Most colleges these days have an early application program, with the idea being that a student applies earlier than the “regular” deadline and gets notified of the decision earlier as well. Usually, the “early” deadline is sometime before November 1, as opposed to late December or early January for “regular”, and the “early” notification date is months before the “regular” April 15 notification date.
Note well: Some “early” programs specify that the applicant may not apply simultaneously in an “early” format to any other college, and some also require a BINDING commitment from the applicant to attend if accepted. Students should be sure to check with each individual college for all the exact details before applying.
Aside from the differences in deadlines and notifications, and the binding commitment for certain programs, the application process for an “early” program is virtually the same as in a “regular decision” program.
So, what are the advantages and disadvantages of applying “early”? Here is a quick view:
- You will find out as early as December if you are accepted or not. This contrasts to the usual notification date for “regular” decisions, April 15. If you are accepted, you will not have the added nail-biting months of not knowing. If you are not accepted, you are disappointed, but at least you know early and you may adjust the remainder of your applications accordingly.
- You will compete with a smaller pool of candidates.
- The “admit rate” usually is slightly higher for early admission programs. In other words, a higher percentage of applicants will be admitted in the “early” program, as opposed to the “regular” program. (But, does this mean your chances are better to get admitted? It depends. See below.)
- If there is a binding agreement to attend if accepted, you should be absolutely confident –before you apply – that this particular college is your first choice. If you cannot be certain that this is your number one choice, you might be wise to avoid applying early. (Of course, if it is not a binding commitment, you have much more flexibility here.)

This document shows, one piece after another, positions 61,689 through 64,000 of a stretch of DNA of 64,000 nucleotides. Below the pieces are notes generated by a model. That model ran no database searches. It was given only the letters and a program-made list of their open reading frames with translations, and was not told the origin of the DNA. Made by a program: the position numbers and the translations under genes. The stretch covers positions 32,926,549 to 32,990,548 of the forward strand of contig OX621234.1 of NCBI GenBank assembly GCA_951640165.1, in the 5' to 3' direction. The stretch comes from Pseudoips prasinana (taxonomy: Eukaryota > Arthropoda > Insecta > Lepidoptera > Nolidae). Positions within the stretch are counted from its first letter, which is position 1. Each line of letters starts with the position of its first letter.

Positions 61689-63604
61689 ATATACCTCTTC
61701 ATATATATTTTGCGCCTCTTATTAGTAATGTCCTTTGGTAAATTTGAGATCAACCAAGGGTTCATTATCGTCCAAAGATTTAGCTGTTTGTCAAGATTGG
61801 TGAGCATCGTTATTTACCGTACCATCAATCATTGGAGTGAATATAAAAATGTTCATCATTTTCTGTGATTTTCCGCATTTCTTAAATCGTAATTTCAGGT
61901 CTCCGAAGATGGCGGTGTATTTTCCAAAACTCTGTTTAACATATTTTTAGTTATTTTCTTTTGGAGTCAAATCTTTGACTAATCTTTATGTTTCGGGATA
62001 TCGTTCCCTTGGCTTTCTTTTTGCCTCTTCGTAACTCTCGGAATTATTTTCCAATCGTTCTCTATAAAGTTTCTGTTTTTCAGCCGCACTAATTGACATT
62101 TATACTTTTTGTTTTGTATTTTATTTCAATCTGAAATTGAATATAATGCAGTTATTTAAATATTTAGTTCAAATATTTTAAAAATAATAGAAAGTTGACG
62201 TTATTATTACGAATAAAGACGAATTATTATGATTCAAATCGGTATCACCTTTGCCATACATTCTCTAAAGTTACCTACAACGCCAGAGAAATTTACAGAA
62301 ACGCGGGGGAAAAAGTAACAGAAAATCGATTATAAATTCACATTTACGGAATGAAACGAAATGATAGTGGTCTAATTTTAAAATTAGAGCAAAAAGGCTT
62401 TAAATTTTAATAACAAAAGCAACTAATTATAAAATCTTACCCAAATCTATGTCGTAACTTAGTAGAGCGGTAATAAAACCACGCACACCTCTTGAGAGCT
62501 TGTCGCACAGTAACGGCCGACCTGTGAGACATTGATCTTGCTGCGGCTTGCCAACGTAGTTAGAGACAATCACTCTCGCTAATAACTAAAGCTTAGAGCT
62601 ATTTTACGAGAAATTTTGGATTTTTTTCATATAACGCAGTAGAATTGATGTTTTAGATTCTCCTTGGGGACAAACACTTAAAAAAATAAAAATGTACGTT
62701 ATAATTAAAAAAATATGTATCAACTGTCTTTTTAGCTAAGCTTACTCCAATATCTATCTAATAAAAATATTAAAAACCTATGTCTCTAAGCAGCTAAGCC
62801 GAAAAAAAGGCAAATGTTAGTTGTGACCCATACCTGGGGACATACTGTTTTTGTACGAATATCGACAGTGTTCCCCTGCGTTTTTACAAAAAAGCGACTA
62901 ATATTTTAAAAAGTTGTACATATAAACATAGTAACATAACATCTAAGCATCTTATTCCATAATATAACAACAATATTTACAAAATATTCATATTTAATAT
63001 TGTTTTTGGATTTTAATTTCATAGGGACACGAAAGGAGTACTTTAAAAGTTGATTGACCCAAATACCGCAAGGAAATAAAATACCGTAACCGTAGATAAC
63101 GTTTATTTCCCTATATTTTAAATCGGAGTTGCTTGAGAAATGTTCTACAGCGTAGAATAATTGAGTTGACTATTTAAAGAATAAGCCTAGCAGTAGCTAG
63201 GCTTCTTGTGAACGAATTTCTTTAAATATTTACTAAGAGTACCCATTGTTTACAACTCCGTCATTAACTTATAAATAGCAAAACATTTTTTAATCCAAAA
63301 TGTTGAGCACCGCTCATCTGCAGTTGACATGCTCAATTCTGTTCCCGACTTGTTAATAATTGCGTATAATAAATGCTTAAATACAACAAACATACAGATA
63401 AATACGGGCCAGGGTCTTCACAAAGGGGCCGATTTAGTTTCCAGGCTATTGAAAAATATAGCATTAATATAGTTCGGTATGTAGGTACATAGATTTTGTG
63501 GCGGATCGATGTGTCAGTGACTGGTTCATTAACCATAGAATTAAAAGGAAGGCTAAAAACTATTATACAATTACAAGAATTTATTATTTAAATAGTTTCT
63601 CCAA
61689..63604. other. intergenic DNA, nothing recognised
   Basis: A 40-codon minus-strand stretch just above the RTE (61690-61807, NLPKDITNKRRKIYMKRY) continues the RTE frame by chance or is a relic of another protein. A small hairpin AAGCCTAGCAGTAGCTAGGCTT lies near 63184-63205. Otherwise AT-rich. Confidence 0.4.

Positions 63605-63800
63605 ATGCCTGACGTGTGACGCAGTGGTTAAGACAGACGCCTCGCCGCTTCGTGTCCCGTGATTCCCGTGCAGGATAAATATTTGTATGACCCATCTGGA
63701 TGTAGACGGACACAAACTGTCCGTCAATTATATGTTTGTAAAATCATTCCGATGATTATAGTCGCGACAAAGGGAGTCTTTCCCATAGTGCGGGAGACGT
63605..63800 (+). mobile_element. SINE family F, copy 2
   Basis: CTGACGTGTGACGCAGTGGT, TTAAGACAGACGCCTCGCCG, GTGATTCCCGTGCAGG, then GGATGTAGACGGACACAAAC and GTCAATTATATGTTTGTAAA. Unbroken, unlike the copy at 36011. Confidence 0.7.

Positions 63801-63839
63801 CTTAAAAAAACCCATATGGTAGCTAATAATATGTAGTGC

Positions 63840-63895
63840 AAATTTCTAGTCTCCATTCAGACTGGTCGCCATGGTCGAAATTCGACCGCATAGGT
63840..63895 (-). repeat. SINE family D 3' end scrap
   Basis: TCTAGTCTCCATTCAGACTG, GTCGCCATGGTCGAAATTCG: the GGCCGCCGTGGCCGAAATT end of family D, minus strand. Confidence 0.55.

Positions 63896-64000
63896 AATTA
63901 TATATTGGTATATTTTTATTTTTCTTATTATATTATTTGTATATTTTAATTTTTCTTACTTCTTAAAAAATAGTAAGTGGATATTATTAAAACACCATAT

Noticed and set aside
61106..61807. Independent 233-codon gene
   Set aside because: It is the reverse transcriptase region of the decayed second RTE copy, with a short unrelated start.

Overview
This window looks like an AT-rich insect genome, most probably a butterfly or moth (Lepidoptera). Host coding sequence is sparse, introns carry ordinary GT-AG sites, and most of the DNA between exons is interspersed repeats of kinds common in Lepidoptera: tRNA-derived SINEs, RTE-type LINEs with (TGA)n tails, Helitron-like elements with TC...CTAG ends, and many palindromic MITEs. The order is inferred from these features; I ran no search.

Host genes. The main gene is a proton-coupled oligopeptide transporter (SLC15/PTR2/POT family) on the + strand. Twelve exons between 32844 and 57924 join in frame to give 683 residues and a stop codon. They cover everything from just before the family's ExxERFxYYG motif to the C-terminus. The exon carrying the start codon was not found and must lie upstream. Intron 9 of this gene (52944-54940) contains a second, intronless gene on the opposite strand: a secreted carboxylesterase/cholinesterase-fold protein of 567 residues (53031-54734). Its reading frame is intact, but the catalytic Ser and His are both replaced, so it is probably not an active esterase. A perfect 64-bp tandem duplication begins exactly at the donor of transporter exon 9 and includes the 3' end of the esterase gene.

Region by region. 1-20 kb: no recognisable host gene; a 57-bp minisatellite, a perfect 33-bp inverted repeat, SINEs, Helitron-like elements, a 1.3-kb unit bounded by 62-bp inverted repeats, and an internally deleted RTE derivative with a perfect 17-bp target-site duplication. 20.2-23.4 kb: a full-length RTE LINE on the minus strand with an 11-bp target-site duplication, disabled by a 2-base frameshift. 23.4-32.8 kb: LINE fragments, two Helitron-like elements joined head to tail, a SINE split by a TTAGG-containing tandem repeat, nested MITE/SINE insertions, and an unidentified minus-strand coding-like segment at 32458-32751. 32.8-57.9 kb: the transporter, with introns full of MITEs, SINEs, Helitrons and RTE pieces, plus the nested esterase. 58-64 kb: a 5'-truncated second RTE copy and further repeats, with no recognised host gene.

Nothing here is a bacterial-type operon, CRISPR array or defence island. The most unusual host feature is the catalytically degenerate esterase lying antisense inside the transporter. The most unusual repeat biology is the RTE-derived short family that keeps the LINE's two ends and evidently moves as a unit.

- You will need to get your act together sooner. Most “early” programs have a deadline somewhere between August and November. (Check with the college that interests you to be certain.) That means you will have to write the essays, get the recommendations, fill out the paperwork, and provide all other requirements months before you would have to do it otherwise.
- Though the applicant pool generally will be smaller for “early” programs, and you will be competing against fewer candidates, and the “admit rate” is higher, your particular chances to get admitted are not necessarily better. In fact, they may be worse. Early programs usually attract a high percentage of very strong candidates. So, though there are fewer competing applicants, they probably will be loaded with higher than average credentials – test scores, GPA, “legacy” status, rank, recs, essays, activities, etc. With that said, admission at most selective colleges is quite unpredictable. There is no way to be certain who will be admitted and who will not. Your chances will depend on the standards, needs, and wants of the college and how those standards, needs, and wants match up with who you are, how you present yourself to the committee, and what credentials you bring.
Before deciding to apply early, candidates should evaluate their own applications. How are your grades and test scores? Will you be presenting a compelling essay and strong recs? Are you a “legacy”, that is, did your father or siblings or other relatives graduate from the college? Is there anything conspicuously noteworthy about you – are you a world-class athlete, a published author, a successful entrepreneur, etc.? Note well – superstar status is NOT required for early application, and will not guarantee admission, but, of course, the stronger your profile, the better your chances. Should you feel that your credentials are particularly strong or weak in these or other areas, it might help make your decision clearer.
At the very least, consideration of an early application will launch you into the overall process of applying to college, and motivate you to begin pulling together the required self-evaluation, research, materials, testing, and recommendations.
For a more complete look at the college admission process, see COLLEGE ADMISSION: A Simple, No-Nonsense Guide To Getting Into The College Of Your Choice. CLICK HERE